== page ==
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dd3e0a3 Jun 10, 2017
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An Historical Perspective on Statistics Packages

In the discussion thread Very frustrated and disappointed about this course during the August 2015 run of Getting and Cleaning Data, a number of thread participants have drawn comparisons between R and SAS, where R usually is perceived as inferior. In the September run of R Programming, there were also a number of posts where commenters expressed frustrations about R relative to SAS.

At one point in the Getting and Cleaning Data discussion, a commenter in the discussion thread described the primitive nature of R console programming as a "throwback to the 70s." My response is that commercial stats packages weren't always as easy to use as they are now. To elaborate on this point, I thought it might be useful to cross-post an article I wrote in the July 2015 R Programming course on the history of the major commercial stats packages. The original article was written in response to discussion about the performance of R and other programming languages.

Traditionally, the dominant languages used for data analysis by large companies are SAS and SPSS, followed by a host of other packages used in lesser degree (Systat, Minicab, Stata, JMP [for Macintosh, developed by SAS & used extensively at Apple Inc.], etc.). A list of stats packages, both open source and commercial, may be found at https://en.wikipedia.org/wiki/List_of_statistical_packages. In large companies there is also a lot of work done with reporting / analytics applications (Qlikview, Business Objects, etc.), but for serious statistical analysis, most companies use stats packages. A 2013 report on popularity of stats packages is located at http://r4stats.com/articles/popularity/.

SPSS and SAS were originally designed to run on mainframe computers where the programs were run in batch mode, versus executing them line by line in an interactive session.

SPSS (Statistical Package for the Social Sciences) was originally written in Fortran in the 1960s to analyze data on punched cards. Additional information on the history of SPSS is located at SPSS Versions and Ownership History.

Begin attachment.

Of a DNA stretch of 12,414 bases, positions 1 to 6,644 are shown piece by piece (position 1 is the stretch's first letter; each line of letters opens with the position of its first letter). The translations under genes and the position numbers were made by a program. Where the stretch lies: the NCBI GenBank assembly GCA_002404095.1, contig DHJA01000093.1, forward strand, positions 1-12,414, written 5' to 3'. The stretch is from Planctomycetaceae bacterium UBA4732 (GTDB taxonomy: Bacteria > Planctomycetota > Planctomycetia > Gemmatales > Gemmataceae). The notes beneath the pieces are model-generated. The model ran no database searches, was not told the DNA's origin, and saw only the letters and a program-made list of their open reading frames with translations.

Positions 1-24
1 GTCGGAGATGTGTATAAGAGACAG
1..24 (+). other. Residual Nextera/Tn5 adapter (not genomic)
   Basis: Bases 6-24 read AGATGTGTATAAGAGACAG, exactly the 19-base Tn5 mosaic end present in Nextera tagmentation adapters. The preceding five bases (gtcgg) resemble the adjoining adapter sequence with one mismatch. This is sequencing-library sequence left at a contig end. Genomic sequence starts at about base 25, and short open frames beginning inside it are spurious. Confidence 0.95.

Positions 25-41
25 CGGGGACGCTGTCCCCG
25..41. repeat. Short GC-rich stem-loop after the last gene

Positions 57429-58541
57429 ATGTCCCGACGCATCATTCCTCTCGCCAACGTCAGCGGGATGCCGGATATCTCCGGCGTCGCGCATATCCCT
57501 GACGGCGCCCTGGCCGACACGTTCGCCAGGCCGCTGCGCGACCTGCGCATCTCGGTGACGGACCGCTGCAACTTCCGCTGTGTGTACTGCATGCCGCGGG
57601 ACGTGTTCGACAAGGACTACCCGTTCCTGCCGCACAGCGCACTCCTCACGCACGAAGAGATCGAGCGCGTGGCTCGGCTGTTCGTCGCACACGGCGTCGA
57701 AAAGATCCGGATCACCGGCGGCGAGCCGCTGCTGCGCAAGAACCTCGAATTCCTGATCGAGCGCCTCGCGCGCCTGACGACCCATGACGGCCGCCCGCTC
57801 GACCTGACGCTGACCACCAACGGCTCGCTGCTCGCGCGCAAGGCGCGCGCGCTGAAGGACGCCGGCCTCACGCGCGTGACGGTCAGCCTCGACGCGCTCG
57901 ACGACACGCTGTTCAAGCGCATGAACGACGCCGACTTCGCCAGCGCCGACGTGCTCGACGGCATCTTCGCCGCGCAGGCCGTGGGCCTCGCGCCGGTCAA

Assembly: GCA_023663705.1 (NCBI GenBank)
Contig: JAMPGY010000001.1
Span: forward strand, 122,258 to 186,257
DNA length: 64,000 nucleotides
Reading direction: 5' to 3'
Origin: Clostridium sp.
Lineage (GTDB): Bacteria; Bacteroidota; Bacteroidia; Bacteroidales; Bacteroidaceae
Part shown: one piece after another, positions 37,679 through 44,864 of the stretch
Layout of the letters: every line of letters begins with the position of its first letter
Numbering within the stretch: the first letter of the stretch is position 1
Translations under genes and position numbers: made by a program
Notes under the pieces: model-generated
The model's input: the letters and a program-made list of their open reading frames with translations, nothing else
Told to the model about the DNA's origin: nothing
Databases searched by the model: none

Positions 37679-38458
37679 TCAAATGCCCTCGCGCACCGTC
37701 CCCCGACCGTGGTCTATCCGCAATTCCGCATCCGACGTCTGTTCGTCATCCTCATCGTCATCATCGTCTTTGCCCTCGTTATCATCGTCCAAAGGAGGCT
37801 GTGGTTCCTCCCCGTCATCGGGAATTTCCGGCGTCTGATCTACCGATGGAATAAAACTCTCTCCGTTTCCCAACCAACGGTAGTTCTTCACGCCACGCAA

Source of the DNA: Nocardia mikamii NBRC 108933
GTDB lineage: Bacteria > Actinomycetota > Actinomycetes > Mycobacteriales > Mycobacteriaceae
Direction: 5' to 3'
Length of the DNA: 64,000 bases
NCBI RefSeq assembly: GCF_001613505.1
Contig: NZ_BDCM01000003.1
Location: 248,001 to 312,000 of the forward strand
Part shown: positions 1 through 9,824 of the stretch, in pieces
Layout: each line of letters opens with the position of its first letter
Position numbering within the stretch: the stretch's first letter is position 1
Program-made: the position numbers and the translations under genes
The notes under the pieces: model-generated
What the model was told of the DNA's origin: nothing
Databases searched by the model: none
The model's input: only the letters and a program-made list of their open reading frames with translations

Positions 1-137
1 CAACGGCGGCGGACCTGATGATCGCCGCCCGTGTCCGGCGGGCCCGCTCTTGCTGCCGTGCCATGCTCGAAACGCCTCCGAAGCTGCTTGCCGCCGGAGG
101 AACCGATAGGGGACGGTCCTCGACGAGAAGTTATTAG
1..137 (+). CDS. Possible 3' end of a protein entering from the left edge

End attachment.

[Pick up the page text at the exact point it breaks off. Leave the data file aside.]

SAS (Statistical Analysis System) was originally a combination of PL/1, Fortran, and Assembly Language. The first commercial release of SAS was in 1972, after approximately 6 years in development. It was rewritten in C in 1985 as part of the SAS Institute's migration to a multi-vendor architecture, meaning that SAS could be compiled & run on multiple computer operating systems (IBM MVS, IBM VM/CMS, Windows PC, HP/UX, Sun, etc.). Additional information on the history of SAS is located at SAS (software) History.

Programming languages and computing hardware have changed a lot since I used LISREL on an IBM 4381 to analyze political contributions to Illinois legislative candidates for my master's thesis. With a maximum RAM of 64MB, the 4381 had way less memory and disk space than my HP Envy X2 tablet, and I had to share its compute capacity with thousands of other users.

One of the things I like about R is its price -- free. I'm an experienced SAS programmer, but the cost of a single user SAS license is $9,000 USD -- too expensive for a learner unless you are at a university where they have a sitewide license to use the software, or register online to use the SAS University version of the software. Even an initial license for SPSS is about $2,500 USD, not accessible to the individual user who is not at a university where they have a sitewide license, or student pricing for individual licenses. Systat is cheaper (about $1,400 USD, academic price $739), but still too expensive for the average student not studying at a brick & mortar university. (1)

An historical note about Systat, which I include because of an R Programming Discussion Forum thread that discussed the performance of various versions of pollutantmean() -- it was originally developed by Leland Wilkinson, Ph.D. at the University of Illinois at Chicago as a numerical analysis tool on a Cromemco Z2 S-100 microcomputer. He developed it because he was frustrated at the long wait times for his batch jobs at the UIC computer center.

Even though his programs were really slow on the S-100, the turnaround times on the S-100 were faster than using the mainframe because he didn't have to wait for anyone else's batch jobs to run. I had the privilege to learn exploratory data analysis and statistical graphics from Dr. Wilkinson when I was in graduate school. Information about the history of Systat is available at http://www.cs.uic.edu/~wilkinson/SYSTAT/systat.html.

As an aside, Professor Wilkinson is also the author of the book The Grammar of Graphics, which is referenced in the Data Science Specialization course Exploratory Data Analysis. Wilkinson's book provides the theoretical framework used for the R package ggplot2().

Open source software has revolutionized computing within the last 15 years. As it relates to statistics software in terms of performance relative to price, R is clearly the statistics tool of choice for the learner, and you don't have to wait hours for batch jobs to run, like Dr. Wilkinson had to do in the 1980s.

References

(1) License information retrieved from SAS, IBM (SPSS), and Systat websites in August 2015.